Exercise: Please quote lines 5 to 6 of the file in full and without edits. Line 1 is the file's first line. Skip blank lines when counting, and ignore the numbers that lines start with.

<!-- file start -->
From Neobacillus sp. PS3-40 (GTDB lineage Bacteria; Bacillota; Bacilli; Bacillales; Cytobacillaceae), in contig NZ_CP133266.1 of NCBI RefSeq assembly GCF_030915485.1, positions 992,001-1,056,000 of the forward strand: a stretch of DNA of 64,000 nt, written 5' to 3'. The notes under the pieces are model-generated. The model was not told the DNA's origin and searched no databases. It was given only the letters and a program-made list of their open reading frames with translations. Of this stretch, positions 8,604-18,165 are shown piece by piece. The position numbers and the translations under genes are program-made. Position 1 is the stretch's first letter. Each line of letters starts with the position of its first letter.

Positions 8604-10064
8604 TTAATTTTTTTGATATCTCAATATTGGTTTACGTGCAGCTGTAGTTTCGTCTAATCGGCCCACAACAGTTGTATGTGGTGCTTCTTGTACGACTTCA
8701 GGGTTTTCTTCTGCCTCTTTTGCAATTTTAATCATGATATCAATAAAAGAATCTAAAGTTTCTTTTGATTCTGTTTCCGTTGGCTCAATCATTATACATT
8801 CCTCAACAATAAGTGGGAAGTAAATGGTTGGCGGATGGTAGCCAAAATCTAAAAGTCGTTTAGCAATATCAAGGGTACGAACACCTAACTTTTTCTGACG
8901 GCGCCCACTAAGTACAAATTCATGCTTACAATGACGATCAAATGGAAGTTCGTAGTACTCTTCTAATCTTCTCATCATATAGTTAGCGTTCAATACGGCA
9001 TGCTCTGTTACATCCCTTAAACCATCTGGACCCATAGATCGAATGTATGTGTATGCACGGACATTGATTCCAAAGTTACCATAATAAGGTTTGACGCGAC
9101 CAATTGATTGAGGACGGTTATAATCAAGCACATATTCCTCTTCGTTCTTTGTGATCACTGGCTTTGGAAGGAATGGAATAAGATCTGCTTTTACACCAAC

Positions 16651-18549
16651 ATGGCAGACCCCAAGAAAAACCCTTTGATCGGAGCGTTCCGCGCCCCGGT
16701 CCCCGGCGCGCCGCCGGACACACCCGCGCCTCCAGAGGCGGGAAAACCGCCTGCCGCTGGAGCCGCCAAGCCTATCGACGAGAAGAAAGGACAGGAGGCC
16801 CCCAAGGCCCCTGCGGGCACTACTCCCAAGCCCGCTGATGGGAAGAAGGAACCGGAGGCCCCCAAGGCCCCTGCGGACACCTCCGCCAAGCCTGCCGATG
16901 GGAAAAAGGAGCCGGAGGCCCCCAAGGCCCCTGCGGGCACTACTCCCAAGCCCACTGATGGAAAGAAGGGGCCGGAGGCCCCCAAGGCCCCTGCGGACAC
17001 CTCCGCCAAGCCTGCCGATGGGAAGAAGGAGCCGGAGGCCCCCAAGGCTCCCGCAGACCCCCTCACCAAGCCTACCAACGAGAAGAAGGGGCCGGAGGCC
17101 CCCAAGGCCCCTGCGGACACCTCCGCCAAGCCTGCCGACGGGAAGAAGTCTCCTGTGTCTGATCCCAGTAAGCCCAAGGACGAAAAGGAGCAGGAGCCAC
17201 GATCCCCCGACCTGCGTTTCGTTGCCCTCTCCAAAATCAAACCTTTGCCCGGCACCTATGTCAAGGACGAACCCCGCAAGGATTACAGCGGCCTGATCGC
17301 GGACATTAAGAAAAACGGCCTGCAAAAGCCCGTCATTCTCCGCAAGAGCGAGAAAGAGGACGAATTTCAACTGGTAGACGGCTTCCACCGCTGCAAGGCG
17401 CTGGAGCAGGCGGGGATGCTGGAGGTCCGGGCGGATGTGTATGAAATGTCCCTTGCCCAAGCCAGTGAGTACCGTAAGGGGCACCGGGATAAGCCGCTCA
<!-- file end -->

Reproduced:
8801 CCTCAACAATAAGTGGGAAGTAAATGGTTGGCGGATGGTAGCCAAAATCTAAAAGTCGTTTAGCAATATCAAGGGTACGAACACCTAACTTTTTCTGACG
8901 GCGCCCACTAAGTACAAATTCATGCTTACAATGACGATCAAATGGAAGTTCGTAGTACTCTTCTAATCTTCTCATCATATAGTTAGCGTTCAATACGGCA